Senate Passes Bill Protecting Students From Sexual Assault On College and University Campuses

June 17, 2015

The New York State Senate today passed crucial legislation in the fight against sexual violence on college campuses. The bill (S5965) is sponsored by Senator Kenneth LaValle (R-C-I, Port Jefferson), Chairman of the Senate Higher Education Committee, and takes a comprehensive approach to help make every college and university campus throughout New York State more safe and secure.

Senate Majority Leader John Flanagan said, “Keeping our students safe is essential, and this bill succeeds in combating and rooting out sexual assault so campuses remain safe learning environments. I thank Senator Ken LaValle for his work developing a comprehensive plan to protect all students, help victims, and provide resources that will enable colleges and universities to put an end to sexual violence on campus.”

Senator LaValle said, “This legislation will better protect our college students across the state. We approached this sensitive topic in a comprehensive, thoughtful manner. This bipartisan legislation provides critically important protections for victims and details the processes necessary to achieve fair and just results for those involved.”

In 2014, Senator LaValle and members of the Senate Higher Education Committee convened a roundtable of advocates, legislators, college and university officials, and security personnel to examine sexual violence on college campuses. In October, the committee released a report, “Sexual Violence on College Campuses: A New York State Perspective,” that reviewed research, state and federal laws, and best practices and made recommendations for state legislative action – many of which are included in the bill passed today.

The legislation was developed while working closely with victim’s rights advocates, law enforcement professionals, legal experts, and higher education professionals. It would help prevent sexual assaults and provide more support to victims by improving the ability of educational institutions to appropriately respond if a crime occurs. 

The bill also provides $10 million in state funding to help implement these new measures by creating a new Sexual Assault Victims Unit within the Division of State Police ($4.5 million); supporting prevention, education, and victim services provided on campuses by rape crisis centers ($4.5 million); and by supporting on-campus training, among other related expenses ($1 million).

Provisions of the bill include:

· A statewide, uniform definition of affirmative consent to sexual activity, defined as “a knowing, voluntary, and mutual decision among all participants to engage in sexual activity”;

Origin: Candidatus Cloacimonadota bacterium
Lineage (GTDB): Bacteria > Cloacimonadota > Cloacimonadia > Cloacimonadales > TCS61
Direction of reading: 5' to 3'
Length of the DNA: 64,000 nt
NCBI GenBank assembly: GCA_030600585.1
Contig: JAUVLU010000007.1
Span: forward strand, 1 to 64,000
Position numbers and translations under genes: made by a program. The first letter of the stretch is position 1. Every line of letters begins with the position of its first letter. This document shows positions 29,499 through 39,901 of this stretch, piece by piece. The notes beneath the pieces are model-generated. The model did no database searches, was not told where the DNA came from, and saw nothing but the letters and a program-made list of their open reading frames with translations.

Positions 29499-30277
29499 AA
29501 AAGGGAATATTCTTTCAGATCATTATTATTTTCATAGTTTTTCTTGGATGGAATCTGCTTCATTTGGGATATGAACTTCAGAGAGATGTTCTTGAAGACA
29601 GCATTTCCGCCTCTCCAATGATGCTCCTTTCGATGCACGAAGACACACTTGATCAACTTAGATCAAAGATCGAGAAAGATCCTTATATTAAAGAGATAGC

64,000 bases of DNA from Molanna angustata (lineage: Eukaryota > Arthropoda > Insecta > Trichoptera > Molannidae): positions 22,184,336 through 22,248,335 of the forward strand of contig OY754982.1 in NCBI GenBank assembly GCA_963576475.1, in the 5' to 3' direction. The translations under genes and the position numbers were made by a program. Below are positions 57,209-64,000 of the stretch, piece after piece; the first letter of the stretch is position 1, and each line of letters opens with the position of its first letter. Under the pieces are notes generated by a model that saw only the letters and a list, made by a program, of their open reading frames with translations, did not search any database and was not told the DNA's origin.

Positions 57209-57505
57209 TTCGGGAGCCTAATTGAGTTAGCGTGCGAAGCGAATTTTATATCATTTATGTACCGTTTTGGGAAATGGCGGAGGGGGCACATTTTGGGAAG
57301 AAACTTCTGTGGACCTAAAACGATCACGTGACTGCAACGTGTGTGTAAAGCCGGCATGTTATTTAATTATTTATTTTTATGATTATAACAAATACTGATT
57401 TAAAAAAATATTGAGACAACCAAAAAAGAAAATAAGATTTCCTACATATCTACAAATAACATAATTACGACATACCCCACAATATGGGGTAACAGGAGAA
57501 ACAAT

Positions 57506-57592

· Amnesty for alcohol and/or drug use to encourage bystanders to report sexual assaults, domestic violence, dating violence, or stalking without the risk of being charged with an alcohol or drug use violation of the institution's code of conduct;

· A Students’ Bill of Rights, distributed annually to the campus community, that includes the opportunity to report a sexual assault to law enforcement or the institution, to be protected from retaliation, and to access services and resources.

· Requirements for institutions to notify students about the rights and resources available to them and how the institution will respond to reports of sexual assault, domestic violence, dating violence, and stalking. Institutions would be required to provide victims with a short statement of their rights at the first instance of disclosure of a sexual assault.


· Options for confidential disclosure by requiring institutions to utilize plain language to notify students about the laws surrounding confidentiality and privacy, to list confidential and private resources that students can reach out to, and to provide technical information about how institutions will respond to requests for confidentiality. The bill also allows privacy in legal challenges to conduct findings, absent a waiver or court determination;· Year-round, ongoing campaigns to be developed and implemented by institutions about sexual assault, domestic violence, dating violence and stalking education and prevention. The bill also directs institutions to conduct annual surveys to assess the campus climate and disclose the results without any personally identifying information; and

· Reporting of aggregate data to the State Education Department: Requires institutions to annually publish reports of domestic violence, dating violence, stalking, or sexual assault, including the total number of reports received, open and closed investigations, outcomes of such investigations, and penalties imposed on perpetrators.

The bill will be sent to the Assembly.